Poisons from PVC pipe may be the least of our worries . . .

One of the recent comments on the last post, got me thinking:

After reading this article: en.wikipedia.org/wiki/Polyvinyl_chloride

and this article: www.truthorfiction.com/rumors/d/dioxins.htm

and this article: www.pvc.org/FAQ/Do-products-made-of-PVC-contain-dioxins

And this article about water (water dissolves more substances than any other liquid) ga.water.usgs.gov/edu/waterproperties.html
and applying common knowledge from secondary school science class, It becomes quite apparent that any plastic exposed to water in addition to heat will leach very nasty stuff into the water. Letting a plastic bottle of water sit in your car, in the summer when the temperature outside is above 20 degrees C and the sun is shining on the car, will most definitely provide you with lots of very dangerous chemicals to drink. Putting plastic in the microwave is also a very bad idea, as would be using pvc pipes to run hot water for the plumbing in a potable water situation. Now, that said, running cold water through pvc piping is a very different thing . . . although there could be very small amounts of polyvinyl chloride compounds in the water. According to the articles and scholarly references, dioxins are not present unless the plastic is burned. I might add that the studies point out that dioxins are present in our environment because they occur naturally.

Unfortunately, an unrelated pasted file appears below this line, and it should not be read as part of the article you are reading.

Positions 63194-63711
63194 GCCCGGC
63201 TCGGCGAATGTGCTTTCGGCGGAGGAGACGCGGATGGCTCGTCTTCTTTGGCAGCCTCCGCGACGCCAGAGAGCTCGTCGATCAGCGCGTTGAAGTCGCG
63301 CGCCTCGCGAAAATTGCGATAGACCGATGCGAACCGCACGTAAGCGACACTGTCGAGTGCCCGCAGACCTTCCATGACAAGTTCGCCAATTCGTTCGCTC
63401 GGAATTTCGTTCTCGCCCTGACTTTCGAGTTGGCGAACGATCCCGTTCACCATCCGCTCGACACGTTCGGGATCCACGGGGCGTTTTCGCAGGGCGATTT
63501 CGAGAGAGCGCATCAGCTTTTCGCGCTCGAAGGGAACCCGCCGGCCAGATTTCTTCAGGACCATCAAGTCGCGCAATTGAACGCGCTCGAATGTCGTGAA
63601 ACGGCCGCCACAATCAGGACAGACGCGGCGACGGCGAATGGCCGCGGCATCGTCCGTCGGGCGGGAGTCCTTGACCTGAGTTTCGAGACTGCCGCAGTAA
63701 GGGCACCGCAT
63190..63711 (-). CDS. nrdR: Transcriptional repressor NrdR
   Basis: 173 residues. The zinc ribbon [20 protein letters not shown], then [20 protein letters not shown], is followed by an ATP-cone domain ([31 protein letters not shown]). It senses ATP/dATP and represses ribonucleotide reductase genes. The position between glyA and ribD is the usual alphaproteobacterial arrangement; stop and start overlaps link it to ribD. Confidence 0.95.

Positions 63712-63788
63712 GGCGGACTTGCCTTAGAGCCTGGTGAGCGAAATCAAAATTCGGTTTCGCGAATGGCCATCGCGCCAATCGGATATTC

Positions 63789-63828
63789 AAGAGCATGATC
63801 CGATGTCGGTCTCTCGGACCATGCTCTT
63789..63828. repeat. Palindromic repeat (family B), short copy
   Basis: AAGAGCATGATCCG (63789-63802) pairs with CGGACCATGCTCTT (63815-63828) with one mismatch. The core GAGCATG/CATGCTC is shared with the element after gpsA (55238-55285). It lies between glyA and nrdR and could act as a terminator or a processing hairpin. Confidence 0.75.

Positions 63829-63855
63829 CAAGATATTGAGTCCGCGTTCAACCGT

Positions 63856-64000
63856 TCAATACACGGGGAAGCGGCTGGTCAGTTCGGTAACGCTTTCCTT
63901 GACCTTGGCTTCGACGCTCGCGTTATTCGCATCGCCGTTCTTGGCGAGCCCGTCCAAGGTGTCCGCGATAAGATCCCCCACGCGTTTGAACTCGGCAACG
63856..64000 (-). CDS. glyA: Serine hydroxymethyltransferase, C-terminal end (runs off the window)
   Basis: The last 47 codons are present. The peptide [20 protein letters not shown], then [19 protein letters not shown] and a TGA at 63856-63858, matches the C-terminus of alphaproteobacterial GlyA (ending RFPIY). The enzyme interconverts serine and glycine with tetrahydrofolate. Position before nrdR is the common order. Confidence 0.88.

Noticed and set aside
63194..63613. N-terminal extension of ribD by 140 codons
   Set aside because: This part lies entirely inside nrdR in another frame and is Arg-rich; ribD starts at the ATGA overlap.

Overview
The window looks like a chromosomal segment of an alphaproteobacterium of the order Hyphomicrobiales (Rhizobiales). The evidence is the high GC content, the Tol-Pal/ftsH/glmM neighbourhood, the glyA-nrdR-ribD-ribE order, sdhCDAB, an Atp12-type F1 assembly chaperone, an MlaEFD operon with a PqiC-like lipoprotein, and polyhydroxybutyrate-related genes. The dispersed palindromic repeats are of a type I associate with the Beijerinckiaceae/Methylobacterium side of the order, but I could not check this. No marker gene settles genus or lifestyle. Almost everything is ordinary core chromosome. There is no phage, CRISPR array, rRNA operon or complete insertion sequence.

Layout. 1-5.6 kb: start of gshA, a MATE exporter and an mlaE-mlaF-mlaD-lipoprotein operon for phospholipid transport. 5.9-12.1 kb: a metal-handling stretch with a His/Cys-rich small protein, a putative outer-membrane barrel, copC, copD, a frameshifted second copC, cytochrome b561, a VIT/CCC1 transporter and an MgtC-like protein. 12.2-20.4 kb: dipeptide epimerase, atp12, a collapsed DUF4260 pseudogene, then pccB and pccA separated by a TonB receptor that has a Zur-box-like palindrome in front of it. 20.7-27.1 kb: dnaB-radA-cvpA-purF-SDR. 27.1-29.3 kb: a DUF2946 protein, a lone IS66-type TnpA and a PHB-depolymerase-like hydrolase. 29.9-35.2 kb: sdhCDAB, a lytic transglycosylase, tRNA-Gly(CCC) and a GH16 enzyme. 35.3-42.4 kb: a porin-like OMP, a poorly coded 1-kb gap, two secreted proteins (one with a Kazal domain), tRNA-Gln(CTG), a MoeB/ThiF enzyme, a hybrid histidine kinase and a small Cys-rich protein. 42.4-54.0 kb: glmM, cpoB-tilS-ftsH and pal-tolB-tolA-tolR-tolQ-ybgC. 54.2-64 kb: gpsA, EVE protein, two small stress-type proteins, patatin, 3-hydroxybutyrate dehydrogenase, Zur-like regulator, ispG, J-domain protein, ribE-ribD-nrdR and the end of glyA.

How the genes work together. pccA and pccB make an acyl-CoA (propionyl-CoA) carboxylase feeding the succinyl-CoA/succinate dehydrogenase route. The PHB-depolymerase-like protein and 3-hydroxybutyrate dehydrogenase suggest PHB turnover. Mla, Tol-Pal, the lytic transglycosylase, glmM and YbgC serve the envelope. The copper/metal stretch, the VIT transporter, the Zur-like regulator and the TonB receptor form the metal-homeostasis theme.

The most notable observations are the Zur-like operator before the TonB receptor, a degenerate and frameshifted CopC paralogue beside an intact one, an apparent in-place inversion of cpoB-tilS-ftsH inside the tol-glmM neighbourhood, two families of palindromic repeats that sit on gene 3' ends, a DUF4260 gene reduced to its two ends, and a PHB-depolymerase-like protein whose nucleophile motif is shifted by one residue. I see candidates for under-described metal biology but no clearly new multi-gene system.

Read about dioxins here: en.wikipedia.org/wiki/Polychlorinated_dibenzodioxins (this article has 68 references – most of them scholarly). Another point, probably the most important of all, is the pollution caused by, and the energy used in, the manufacture, recycling and/or lack of recycling of pvc pipe; and, any other types of pipe used in place of pvc.

When pvc is burned, as in this scenario: “hey we live way out in the country, we can burn our garbage instead of paying for recycling pick up”; (this happens all the time in this remote part of Washington state), horrifying amounts of dioxins are produced along with any other poisons from any toxic materials people have in their “trash”. The toxins produced by this practice are by far, worse than any small amounts of polyvinyl chlorides leached into cold water from piping. My point here is that by focusing on the minute amounts of toxins in cold water from pvc pipes, it is possible to miss the overarching situation of pollution in general. I tried to make this point with the stainless steel pipe comment. Pollutants are all around us in this day and age. Most people are not about to change their living patterns just because, from their point of view, some “greenie” tells them they are polluting.

The next time there is condensation in the morning, go out and take a white cloth and let it absorb the “fresh dew drops”. If you live anywhere near “civilization” that white cloth will have dark stains from the pollution in the condensation. You are breathing that every minute of every day; and that junk is flowing into the reservoir that supplies your water every day. The toxins from pvc pipe, although they undoubtedly do exist, are a minor problem compared to the junk we breathe. If you drive a car (hopefully a hybrid) take that white cloth and clean off the windshield in the morning when there is condensation on the windows. It will be black with soot and all kinds of nasty stuff. Yep, your’re breathing that stuff every day.

What I am saying here is that it is very important to be aware of the “big picture” of polluting, green living and the environment in general. If a person thinks that by not using pvc pipe they are assured of “pure” drinking water, they are only fooling themselves. Of all the toxins that can be in water, trace amounts of polyvinyl chlorides from pipe are only a very small part of the picture.

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